Nation gets ready for today’s two A FINAL SALUTE TO OUR FALLEN HEROES
BRITAIN will fall silent for two minutes at 11am today to mark the 100th anniversary of the ending of a war that claimed 9.7 million lives.
The final major commemoration of The Great War begins five hours earlier, as pipers play the Scottish lament Battle’s O’er at some 2,000 locations worldwide.
At 12.30pm, church bells will ring out across the nation in a poignant echo of the sense of relief felt in 1918 when the horror ended.
In the evening, the Last Post will be sounded by 1,200 buglers before Beacons of Light are lit from Land’s End to John O’groats at 7pm, symbolising an end to the darkness.
Yesterday Lucy Attrill, 14, moved an audience to tears at London’s Royal Albert Hall as she recited her poem to honour Britain’s 885,000 First World War dead.
The Queen, Charles, Camilla, William, Kate, Harry and Meghan were watching as Lucy said: “Thank you. You left your life behind, your wife, your children, everything.
“But your luck was not so kind. If you hadn’t given your life in France, if you hadn’t stepped on that train, your boys might have had a father but our world might not be the same.”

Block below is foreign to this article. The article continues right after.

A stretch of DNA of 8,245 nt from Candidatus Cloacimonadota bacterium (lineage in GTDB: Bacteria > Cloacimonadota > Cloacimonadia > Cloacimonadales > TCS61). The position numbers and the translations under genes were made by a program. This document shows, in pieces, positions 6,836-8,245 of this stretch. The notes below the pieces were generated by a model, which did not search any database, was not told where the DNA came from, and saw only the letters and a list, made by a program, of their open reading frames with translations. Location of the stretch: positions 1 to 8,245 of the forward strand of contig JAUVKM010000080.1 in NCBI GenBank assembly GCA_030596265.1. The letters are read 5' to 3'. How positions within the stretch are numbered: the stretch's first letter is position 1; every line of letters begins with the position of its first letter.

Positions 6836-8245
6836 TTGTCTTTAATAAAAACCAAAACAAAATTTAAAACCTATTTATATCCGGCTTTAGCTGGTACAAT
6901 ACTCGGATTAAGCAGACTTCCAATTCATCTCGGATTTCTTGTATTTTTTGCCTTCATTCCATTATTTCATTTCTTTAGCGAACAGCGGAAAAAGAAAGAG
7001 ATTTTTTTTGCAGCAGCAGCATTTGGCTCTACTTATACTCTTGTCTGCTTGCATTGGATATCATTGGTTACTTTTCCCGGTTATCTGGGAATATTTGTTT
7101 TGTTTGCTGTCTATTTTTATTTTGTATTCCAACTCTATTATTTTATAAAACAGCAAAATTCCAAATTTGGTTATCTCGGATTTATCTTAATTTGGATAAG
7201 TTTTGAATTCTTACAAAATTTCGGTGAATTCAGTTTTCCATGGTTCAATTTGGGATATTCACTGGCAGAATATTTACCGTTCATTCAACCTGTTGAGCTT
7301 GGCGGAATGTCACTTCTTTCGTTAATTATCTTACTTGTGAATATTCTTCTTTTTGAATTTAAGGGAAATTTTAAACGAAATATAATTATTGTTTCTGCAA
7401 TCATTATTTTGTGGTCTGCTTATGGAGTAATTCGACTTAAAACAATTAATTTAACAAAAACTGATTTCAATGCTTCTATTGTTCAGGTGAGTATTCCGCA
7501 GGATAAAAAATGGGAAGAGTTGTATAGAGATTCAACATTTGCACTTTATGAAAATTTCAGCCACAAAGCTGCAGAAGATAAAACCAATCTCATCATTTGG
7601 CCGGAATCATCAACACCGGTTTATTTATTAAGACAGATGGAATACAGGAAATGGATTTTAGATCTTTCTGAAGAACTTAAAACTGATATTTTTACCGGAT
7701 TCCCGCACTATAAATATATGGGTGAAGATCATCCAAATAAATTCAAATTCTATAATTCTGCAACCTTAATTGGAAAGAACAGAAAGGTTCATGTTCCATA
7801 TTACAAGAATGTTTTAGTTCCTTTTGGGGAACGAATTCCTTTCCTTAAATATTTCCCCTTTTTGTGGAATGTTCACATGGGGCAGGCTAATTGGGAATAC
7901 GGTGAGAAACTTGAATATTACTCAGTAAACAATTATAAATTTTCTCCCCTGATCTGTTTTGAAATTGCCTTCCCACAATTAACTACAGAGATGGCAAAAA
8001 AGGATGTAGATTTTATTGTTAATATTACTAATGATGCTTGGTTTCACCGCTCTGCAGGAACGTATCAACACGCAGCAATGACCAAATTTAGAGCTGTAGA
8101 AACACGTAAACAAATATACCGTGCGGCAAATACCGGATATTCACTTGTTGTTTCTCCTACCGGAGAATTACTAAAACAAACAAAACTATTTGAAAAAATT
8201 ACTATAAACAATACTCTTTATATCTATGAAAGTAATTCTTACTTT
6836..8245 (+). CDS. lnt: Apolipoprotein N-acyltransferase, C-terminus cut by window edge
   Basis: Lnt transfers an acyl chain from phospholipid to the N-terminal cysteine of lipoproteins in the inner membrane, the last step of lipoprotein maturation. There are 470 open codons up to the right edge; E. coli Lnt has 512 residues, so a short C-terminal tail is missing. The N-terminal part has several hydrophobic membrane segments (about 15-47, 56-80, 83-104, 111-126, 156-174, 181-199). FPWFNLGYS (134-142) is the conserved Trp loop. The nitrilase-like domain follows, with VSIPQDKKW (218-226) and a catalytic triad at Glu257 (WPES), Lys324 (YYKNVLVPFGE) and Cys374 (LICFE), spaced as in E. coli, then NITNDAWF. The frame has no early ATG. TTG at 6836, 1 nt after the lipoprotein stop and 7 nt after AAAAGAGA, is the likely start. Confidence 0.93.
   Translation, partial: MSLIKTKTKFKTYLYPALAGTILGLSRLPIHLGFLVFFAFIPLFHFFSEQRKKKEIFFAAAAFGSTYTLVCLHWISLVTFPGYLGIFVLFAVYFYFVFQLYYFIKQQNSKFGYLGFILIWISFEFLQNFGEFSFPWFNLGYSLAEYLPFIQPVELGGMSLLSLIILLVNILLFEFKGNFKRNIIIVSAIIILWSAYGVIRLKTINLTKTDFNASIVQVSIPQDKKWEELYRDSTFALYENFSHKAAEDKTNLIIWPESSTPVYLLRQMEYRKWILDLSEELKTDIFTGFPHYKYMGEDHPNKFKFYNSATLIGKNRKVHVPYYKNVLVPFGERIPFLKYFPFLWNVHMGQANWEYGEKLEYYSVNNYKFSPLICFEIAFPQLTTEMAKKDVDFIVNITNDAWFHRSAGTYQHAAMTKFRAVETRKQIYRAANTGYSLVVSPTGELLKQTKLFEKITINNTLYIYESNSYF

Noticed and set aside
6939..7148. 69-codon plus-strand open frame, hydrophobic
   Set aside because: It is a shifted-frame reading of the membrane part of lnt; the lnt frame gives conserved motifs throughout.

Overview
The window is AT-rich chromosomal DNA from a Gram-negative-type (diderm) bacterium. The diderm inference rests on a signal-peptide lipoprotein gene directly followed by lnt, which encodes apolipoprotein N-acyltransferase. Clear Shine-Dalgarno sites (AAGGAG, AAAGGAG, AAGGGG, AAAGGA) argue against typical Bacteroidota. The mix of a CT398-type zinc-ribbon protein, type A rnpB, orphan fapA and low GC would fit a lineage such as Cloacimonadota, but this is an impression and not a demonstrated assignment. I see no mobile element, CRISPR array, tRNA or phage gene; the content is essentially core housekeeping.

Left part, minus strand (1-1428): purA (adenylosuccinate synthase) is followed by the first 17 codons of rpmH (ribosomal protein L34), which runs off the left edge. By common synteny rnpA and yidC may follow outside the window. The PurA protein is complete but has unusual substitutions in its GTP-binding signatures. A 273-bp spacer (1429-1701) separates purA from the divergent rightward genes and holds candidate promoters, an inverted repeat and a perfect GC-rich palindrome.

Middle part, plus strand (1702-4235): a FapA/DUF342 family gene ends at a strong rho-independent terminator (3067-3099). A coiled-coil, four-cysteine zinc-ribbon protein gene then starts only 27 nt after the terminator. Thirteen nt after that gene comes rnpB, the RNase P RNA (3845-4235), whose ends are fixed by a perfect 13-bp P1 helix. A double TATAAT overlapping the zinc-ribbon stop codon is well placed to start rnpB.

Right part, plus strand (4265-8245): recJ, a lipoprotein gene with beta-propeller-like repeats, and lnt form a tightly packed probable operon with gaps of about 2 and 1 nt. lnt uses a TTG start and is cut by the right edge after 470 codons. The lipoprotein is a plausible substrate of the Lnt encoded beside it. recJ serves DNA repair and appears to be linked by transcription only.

Birmingham schoolgirl Lucy’s greatgrandfather George Attrill was in the Royal Navy during both world wars. He was too old for active service in WW2 but served on a hospital ship, which was bombed. He died in 1953, aged 66.
Another spine-tingling moment came as Harry and Meghan’s wedding cellist Sheku Kanneh-mason played Hallelujah as images of the trenches were projected on to gauze screens.
Sir Tom Jones and Sheridan Smith also performed and the finale saw thousands of poppies fall from the roof.
Earlier, Harry laid a wreath at Twickenham before England’s narrow rugby defeat to New Zealand.
Yesterday also saw the end of The Long Walk Home, in which 100 veterans took four days to trek 100 miles to London’s Cenotaph from the battleground of Ypres in Belgium.
Among the walkers was Pete Barron, 63, a former Lieutenant Colonel with the Royal Corps of Signals for 38 years.
Pete , from Ludlow, Shropshire, was carrying the medals of his